Updated: Jun 4
Our very nature is love. The universe is love. Not the love that we tend to find in relationships, where we can be chained by attachments, but the very essence and nature of who we are. It is a love that is unexplainable, ineffable, eternal, unconditional, free and can only be felt, experienced, and is felt in a state of beingness, of non-doing, often felt in stillness. We are born into this love, as this love, and experience our world as love as a baby before we develop an identity, a ‘me,’ although the ‘id’ as Freud describes it, is fully functioning at birth, and is there to get our needs and pleasures met.
When we feel a loss of this love, we can often turn to someone or something else to fill this gap. For me, and I know for many others, food filled this gap, food became the source of love, but very practically for me it became a way to feel safe. At the age of 4 when I felt the loss of both my parents being away for a long time, I started to eat those foods that brought me comfort, love, and a feeling of being safe. My earliest memory is at the age of 5, being on a ship with my parents. I was sat on a bunk bed, eating chips when I heard that my Grandad had died. It became quite a significant first memory in that I associated a particular food with loss, reinforcing my earlier years, food became a way to not feel those painful feelings. I found I was able to numb myself with food, along with using food to feel safe.
I could rely on food, it wouldn’t leave me, and growing up in the Western world, food was always in plentiful supply, particularly foods with lots of sugar in. Gradually over the years food became my sat nav, how I navigated my life, how I saw my life, how I related to myself and the outside world. Before setting off for a journey I would be thinking of when and where I could eat, before going out to dinner with friends I would eat something in order to not feel as hungry when I got there, I would snack on foods making dinner, It was my first thought on waking and my last thought at night. It was as my own Mum said to me when I was very young ‘Food is your God’ and it was. That day she gave me the key to my own liberation, although it was years before I saw it myself. Thanks to dieting and all the control, I was never really overweight so from the outside I didn’t have a problem, but inside told a very different story.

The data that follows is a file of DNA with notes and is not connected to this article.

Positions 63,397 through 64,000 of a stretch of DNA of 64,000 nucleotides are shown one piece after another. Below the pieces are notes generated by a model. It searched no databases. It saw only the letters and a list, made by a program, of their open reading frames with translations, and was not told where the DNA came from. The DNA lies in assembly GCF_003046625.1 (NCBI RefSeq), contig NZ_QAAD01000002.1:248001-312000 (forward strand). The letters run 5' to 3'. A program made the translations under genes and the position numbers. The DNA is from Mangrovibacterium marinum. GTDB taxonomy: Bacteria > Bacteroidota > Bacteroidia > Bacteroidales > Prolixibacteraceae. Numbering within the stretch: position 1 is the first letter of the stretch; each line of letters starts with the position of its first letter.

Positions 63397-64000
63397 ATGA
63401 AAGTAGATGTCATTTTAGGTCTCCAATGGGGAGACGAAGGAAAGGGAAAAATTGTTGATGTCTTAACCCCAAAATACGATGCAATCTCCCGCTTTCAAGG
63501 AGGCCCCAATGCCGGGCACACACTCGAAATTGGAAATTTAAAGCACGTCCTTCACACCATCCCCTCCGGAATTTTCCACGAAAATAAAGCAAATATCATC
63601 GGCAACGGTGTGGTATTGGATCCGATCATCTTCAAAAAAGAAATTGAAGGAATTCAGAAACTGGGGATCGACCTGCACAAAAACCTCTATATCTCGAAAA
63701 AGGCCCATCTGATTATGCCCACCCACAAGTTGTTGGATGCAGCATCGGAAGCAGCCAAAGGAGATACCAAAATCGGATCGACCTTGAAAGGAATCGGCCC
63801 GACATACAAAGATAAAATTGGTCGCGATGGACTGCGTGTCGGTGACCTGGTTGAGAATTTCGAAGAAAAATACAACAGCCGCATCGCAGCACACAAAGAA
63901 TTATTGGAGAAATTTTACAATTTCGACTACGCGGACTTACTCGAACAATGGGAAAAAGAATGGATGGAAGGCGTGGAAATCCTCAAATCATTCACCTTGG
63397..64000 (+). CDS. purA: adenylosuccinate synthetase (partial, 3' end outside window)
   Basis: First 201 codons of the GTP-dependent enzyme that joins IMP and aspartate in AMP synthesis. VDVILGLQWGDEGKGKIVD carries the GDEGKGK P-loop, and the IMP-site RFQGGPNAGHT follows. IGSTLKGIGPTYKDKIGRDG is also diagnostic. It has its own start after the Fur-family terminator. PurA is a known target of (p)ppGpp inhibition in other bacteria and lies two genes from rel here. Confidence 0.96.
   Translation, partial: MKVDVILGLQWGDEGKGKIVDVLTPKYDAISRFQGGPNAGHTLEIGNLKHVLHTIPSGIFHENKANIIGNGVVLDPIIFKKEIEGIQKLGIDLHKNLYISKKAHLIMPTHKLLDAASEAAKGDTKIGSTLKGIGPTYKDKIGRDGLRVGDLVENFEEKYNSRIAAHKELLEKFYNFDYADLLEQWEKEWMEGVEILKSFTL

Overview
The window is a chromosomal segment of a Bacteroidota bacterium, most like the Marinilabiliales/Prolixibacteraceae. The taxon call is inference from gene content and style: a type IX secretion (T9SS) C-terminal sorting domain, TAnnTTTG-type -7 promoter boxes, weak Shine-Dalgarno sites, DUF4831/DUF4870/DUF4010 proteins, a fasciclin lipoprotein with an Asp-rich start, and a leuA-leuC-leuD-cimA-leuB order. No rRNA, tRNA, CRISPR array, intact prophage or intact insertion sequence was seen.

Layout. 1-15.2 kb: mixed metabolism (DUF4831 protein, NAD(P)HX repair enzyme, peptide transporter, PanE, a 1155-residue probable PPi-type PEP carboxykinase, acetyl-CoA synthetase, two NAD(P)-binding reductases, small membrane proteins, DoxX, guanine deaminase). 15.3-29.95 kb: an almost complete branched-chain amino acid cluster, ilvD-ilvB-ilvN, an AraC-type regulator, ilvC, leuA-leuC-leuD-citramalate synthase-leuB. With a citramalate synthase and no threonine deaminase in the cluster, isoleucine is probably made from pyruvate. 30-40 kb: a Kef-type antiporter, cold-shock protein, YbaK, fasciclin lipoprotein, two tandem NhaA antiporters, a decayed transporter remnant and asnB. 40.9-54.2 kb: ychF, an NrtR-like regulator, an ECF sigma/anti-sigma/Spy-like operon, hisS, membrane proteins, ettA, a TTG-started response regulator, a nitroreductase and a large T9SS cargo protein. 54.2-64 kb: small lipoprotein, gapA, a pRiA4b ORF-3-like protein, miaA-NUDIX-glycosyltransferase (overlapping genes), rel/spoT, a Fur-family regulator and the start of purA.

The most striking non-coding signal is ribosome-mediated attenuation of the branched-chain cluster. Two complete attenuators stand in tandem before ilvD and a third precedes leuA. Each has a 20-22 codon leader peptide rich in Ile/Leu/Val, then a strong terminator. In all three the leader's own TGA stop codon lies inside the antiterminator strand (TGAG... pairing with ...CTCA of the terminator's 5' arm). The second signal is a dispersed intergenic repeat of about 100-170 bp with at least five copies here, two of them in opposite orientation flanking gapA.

When we have a disordered relationship with food there is usually a massive inner tension that the body feels when we use a substance such a food, to help to cover up what we really feel. The body always, keeps the score, and it is the deeply repressed feelings hidden away in the body, that we really need to feel to allow us to finally break free and escape the chains of our disordered relationship with food.
Towards your freedom.
With warm wishes,